“One of the early successes of the photographic amplification technique was the discovery of the peculiar nature of the Virgo cluster galaxy Messier 89 (NGC 4552). This galaxy looks quite normal on ordinary photographs, but it reveals a faint, very extended feature on deep images such as this. In the Nature paper where this was announced it was described as a jet, but it is more likely the remains of a dwarf galaxy that M89 has absorbed or disrupted. This paper was also the first to demonstrate the existence of faint ‘shells’ around elliptical galaxies, but generality of this discovery was not recognized until a little later.”

So what exactly causes the jet of material? Like all the Virgo Cluster members, they’re moving around out there and bumping into one another. As M. Machacek (et al) indicated in their 2005 study:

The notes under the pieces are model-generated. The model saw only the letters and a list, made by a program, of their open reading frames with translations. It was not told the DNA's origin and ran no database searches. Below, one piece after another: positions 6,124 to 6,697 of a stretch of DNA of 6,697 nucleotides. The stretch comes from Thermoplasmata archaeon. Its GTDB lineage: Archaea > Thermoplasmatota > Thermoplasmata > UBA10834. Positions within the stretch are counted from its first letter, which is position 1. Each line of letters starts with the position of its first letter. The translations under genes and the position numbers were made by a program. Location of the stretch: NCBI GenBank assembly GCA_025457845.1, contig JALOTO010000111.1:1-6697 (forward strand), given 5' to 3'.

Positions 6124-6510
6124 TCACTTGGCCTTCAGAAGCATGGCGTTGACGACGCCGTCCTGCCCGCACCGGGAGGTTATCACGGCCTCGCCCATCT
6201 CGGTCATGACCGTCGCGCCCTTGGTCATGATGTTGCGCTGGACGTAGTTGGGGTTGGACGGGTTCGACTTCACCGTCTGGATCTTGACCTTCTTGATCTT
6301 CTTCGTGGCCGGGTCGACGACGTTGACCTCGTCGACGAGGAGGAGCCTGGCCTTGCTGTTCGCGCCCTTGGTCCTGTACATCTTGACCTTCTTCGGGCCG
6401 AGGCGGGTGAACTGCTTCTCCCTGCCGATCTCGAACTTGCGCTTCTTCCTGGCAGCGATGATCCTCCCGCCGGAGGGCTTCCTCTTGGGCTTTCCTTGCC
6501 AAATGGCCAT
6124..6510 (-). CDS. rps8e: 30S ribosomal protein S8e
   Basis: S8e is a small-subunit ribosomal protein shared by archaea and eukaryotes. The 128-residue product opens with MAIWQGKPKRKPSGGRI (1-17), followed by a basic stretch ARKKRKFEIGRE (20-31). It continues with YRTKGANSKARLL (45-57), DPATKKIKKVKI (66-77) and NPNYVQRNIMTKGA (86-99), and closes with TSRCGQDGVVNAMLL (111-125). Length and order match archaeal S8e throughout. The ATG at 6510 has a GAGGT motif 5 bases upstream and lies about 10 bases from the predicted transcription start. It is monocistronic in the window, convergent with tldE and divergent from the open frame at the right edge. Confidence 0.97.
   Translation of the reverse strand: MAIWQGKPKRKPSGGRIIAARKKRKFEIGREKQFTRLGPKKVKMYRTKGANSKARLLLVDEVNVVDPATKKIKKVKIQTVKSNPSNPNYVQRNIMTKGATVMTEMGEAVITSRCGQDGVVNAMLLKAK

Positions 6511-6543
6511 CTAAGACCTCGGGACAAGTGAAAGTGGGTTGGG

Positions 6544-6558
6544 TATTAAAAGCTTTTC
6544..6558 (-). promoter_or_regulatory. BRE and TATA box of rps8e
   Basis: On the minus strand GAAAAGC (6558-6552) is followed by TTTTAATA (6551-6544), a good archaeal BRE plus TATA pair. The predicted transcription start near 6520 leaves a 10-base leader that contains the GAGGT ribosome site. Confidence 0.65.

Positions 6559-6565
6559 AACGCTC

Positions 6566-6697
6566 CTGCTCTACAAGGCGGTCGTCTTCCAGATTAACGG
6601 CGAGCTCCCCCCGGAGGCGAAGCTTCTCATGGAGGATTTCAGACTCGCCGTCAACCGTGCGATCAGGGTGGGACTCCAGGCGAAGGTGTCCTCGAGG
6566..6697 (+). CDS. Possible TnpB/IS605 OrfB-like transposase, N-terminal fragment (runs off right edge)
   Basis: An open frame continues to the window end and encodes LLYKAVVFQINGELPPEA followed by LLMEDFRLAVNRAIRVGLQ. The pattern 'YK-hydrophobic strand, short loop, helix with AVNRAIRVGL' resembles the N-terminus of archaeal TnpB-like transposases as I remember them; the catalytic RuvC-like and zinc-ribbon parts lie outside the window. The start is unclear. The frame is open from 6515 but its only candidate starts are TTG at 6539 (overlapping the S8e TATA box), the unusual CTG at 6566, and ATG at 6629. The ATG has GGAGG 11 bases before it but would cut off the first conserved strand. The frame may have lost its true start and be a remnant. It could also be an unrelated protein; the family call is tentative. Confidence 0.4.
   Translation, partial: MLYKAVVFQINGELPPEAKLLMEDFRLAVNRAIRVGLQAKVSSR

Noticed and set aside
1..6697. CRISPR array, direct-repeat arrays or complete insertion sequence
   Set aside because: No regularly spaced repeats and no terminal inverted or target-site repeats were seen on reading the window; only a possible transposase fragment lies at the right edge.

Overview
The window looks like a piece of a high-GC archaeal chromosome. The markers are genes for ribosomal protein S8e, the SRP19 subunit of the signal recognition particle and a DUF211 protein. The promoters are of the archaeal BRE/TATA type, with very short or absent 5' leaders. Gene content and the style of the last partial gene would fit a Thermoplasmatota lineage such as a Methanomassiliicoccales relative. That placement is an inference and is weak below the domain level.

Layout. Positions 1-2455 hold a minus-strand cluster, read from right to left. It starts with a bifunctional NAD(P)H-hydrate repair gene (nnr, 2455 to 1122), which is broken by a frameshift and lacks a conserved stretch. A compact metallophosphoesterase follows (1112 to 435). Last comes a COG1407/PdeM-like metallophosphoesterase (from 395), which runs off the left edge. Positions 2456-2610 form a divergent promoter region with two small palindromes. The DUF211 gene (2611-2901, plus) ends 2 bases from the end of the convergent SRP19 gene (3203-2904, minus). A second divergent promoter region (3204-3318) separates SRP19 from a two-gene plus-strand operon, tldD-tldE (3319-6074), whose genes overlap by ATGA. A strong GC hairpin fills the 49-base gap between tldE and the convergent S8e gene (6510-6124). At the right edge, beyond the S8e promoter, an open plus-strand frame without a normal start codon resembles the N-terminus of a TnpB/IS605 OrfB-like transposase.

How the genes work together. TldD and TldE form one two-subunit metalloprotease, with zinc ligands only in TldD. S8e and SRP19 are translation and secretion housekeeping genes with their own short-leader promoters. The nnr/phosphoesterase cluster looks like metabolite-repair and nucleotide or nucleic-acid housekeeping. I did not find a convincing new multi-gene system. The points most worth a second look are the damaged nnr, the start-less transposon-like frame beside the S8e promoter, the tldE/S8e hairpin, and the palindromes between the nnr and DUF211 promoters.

“We use a 54.4 ks Chandra observation to study ram-pressure stripping in NGC4552 (M89), an elliptical galaxy in the Virgo Cluster. Chandra images in the 0.5-2 keV band show a sharp leading edge in the surface brightness 3.1 kpc north of the galaxy center, a cool (kT =0.51^{+0.09}_{-0.06} keV) tail with mean density n_e ~5.4 +/- 1.7 x 10^{-3} cm^{-3} extending ~10 kpc to the south of the galaxy, and two 3-4 kpc horns of emission extending southward away from the leading edge. These are all features characteristic of supersonic ram-pressure stripping of galaxy gas, due to NGC4552’s motion through the surrounding Virgo ICM. Fitting the surface brightness profile and spectra across the leading edge, we find the galaxy gas inside the edge is cooler (kT = 0.43^{+0.03}_{-0.02} keV) and denser (n_e ~ 0.010 cm^{-3}) than the surrounding Virgo ICM (kT = 2.2^{+0.7}_{-0.4} keV and n_e = 3.0 +/- 0.3 x 10^{-4} cm^{-3}). The resulting pressure ratio between the free-streaming ICM and cluster gas at the stagnation point is ~7.6^{+3.4}_{-2.0} for galaxy gas metallicities of 0.5^{+0.5}_{-0.3} Zsolar, which suggests that NGC4552 is moving supersonically through the cluster with a velocity v ~ 1680^{+390}_{-220} km/s (Mach 2.2^{+0.5}_{-0.3}) at an angle xi ~ 35 +/- 7 degrees towards us with respect to the plane of the sky.”